What fathers do

Some fathers do these things.

Some fathers go to the Columbus Public Library used book sale in about 1980 and buy five big boxes of books on every topic. They place those books in a playroom and they result in a consistently relevant personal library for his kids. Every year they learn something new out of that room.

Some fathers take their sons and daughters to Computer Express, a small computer shop, after taking you to Radio Shack and Sun TV and deciding the prices there are too high. Some fathers help you decide on an Atari 800XL with tape drive and they buy you River Raid to go with it.

Some fathers buy you a modem and let you call BBSes all night.

They take you to Boy Scouts and help you win the local Pinewood Derby. They drive you to Bell Labs where you learn UNIX and shell scripting.

Some fathers sit with you and type in programs out of the back of ANTIC Magazine.

They convince the family it wants a dog and picks a special breed, a Kerry Blue Terrier, because it doesn’t shed.

They get drunk at the Sheraton hotel bar happy hour and fall out of the car and turn you off alcohol until late in college. That’s when you really find you have a taste for it.

Some fathers help you with your science fair projects and explore wind power with you by making balsa wood models of various generators.

Some fathers give you phone wire, broken stereos, and a soldering iron and tell you to experiment. You do. Some fathers have a garage full of tools and show you how to cut wood and fix brakes and listen to NPR on a broken radio.

Some fathers buy you a Packard Bell 286 and help you learn programming.

Some fathers leave a basket of vinyl in the basement and in it you find Dylan, the Stones, and Janis Joplin, thereby making you the least pop-culturally-aware high schooler in Columbus.

Some fathers work for 40 years at the same boring job to pay for a house and food.

Some fathers take you to Europe and show you the magic of travel. They buy you Mad Magazine in German.

They take you to Mad Magazine’s offices in Manhattan where you meet Dick DiBartolo, Nick Meglin, and Bill Gaines. That could inspire you to be a writer.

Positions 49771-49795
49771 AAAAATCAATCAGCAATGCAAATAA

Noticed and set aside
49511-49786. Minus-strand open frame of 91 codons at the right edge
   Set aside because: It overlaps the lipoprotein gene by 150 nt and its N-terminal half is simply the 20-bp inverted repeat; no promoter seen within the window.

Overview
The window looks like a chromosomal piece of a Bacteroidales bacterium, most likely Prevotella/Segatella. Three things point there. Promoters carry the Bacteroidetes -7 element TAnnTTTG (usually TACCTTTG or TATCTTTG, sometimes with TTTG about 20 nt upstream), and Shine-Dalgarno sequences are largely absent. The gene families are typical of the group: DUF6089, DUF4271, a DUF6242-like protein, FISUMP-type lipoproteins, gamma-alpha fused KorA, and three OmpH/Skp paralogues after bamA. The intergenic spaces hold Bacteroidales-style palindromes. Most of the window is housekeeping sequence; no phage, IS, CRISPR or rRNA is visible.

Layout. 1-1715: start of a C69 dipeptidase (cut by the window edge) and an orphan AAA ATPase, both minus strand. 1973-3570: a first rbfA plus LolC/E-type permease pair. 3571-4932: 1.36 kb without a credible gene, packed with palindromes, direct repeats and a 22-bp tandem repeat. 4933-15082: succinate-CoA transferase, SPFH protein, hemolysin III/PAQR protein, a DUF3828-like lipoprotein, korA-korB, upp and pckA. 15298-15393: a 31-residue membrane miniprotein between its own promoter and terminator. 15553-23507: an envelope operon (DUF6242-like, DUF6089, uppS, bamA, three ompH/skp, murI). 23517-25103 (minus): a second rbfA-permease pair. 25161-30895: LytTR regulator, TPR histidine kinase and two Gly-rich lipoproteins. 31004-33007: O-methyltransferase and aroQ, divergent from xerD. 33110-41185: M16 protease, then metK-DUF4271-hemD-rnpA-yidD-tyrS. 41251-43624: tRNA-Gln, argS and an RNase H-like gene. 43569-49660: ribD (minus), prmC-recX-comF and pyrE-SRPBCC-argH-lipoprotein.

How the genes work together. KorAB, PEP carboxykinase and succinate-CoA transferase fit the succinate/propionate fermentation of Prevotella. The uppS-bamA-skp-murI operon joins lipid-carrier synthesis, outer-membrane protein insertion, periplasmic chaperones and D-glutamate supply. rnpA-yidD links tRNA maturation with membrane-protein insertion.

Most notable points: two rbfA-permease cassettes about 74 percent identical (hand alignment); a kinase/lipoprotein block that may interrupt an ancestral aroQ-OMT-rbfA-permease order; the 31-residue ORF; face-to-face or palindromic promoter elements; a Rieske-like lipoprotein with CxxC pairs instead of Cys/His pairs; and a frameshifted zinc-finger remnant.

They marvel at your new novel, The Tale of the White Worm, you write when you’re twelve. They edit your school essays and, one night, they write an entire research paper about The Crucible for you because you’re sick.

Some fathers drive you from college to college looking for the right one. Then some fathers come drive you back from the right college every summer because you don’t have a car.

Some fathers help you sell your car when you move to Poland for work.

Some fathers come to your wedding in Warsaw.

They Skype you almost every day, leaving cryptic messages and posting links from Craigslist. Some fathers listen to Rush Limbaugh all day because he’s a pleasant distraction.

Some fathers drive twelve hours to visit you in Brooklyn.

Some fathers get grumpy.

Some fathers still make you laugh.

Some fathers get lung cancer.

Some fathers make you scared.

Their failing health encourages you to run again and quit drinking because watching a man who looks so much like you get sick is frightening. But it also encourages you to reconnect with him.

I know: Some fathers beat you. Some fathers leave you. Some fathers die early. Some fathers are cruel. Some fathers die inside.

But some of us get lucky.

Some fathers are great. Some fathers are kind. Some fathers educate, expand, and elucidate. Some fathers give all.

Some of us get lucky.

Happy Father’s Day.